Arbitrage Fund: Does It Make Sense To Invest In?

Arbitrage funds are recently creating its own space among the investors who are risk avert and desire to earn moderate income out of it. The depleted interest income on bank deposits is continually pushing investors towards mutual funds. In fact, mutual funds in the form of liquid funds, ultra short term debt funds and arbitrage funds have proven worthy alternatives to the bank deposits. So far as Arbitrage Funds are concerned, they are unique as they take benefit out of market volatility and generate stable and risk-free returns. Let’s explore the things deeper.

What Is An Arbitrage Fund?

Arbitrage Fund is an equity oriented hybrid mutual fund. Arbitrage fund works by exploiting the price difference between the stock cash segment and future derivatives market. The mechanism is a bit complex. We will understand them in the later part of this article.

In Arbitrage funds, more than 65% of the investment portfolio comprises of equity, hence it is treated as equity-oriented funds. But the interesting fact is they deliver risk-free returns to their investors. This way it gives the best of both the worlds- favourable tax benefits of equity funds and risk-free returns of debt funds.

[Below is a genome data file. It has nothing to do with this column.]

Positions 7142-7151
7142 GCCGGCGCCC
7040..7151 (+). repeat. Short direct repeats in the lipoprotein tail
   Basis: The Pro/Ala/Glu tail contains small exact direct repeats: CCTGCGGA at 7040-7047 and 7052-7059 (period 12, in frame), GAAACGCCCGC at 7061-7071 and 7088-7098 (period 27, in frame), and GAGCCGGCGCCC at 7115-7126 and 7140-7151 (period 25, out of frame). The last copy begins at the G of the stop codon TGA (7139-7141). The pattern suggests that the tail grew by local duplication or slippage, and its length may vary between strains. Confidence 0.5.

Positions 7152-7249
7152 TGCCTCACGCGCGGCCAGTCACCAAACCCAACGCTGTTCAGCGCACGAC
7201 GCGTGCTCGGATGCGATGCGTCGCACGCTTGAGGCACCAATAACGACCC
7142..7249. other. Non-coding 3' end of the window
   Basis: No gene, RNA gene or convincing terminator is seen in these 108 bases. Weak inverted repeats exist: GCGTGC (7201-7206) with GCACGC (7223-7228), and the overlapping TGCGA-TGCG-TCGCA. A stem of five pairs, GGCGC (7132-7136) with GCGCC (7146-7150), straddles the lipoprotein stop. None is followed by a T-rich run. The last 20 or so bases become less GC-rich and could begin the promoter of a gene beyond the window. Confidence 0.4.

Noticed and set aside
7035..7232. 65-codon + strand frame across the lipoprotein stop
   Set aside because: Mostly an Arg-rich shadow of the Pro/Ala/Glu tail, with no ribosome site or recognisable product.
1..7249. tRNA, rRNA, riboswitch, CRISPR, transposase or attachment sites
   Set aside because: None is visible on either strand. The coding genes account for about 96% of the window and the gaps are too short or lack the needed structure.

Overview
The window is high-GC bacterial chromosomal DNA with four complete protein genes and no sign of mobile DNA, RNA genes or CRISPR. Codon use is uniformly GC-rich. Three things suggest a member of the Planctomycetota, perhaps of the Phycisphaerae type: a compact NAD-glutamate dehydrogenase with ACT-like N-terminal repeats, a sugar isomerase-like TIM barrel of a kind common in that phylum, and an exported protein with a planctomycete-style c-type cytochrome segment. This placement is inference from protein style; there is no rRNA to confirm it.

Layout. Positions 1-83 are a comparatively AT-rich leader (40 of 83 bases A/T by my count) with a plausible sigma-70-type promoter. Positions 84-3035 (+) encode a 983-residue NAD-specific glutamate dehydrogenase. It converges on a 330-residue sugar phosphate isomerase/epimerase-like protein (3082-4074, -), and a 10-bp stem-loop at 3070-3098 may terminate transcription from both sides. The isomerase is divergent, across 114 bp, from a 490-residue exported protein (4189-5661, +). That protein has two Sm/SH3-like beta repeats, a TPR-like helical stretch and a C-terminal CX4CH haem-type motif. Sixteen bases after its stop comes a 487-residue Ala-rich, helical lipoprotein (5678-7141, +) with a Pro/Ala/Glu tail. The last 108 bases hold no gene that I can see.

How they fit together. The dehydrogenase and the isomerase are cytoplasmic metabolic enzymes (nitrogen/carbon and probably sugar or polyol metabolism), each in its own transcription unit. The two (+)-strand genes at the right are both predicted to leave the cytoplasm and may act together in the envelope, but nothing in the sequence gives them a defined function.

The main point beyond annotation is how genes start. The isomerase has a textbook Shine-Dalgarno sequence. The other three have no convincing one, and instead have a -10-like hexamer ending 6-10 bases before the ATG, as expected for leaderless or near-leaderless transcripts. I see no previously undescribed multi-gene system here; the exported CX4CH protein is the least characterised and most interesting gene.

How Does An Arbitrage Fund Work?

If you want to invest in arbitrage funds, this is crucial. Because without understanding its complete investment mechanism you will be nowhere to understand the benefits of it. Arbitrage funds are unique from other funds in terms of the investment process and profit generation. Rather than buying stocks and then selling them at a higher price to gain profit, Arbitrage Funds work differently. In Arbitrage funds, the fund manager buys some stock of a company in the cash segment and simultaneously sells futures of the same company in the derivatives market, if futures are trading at a reasonable premium.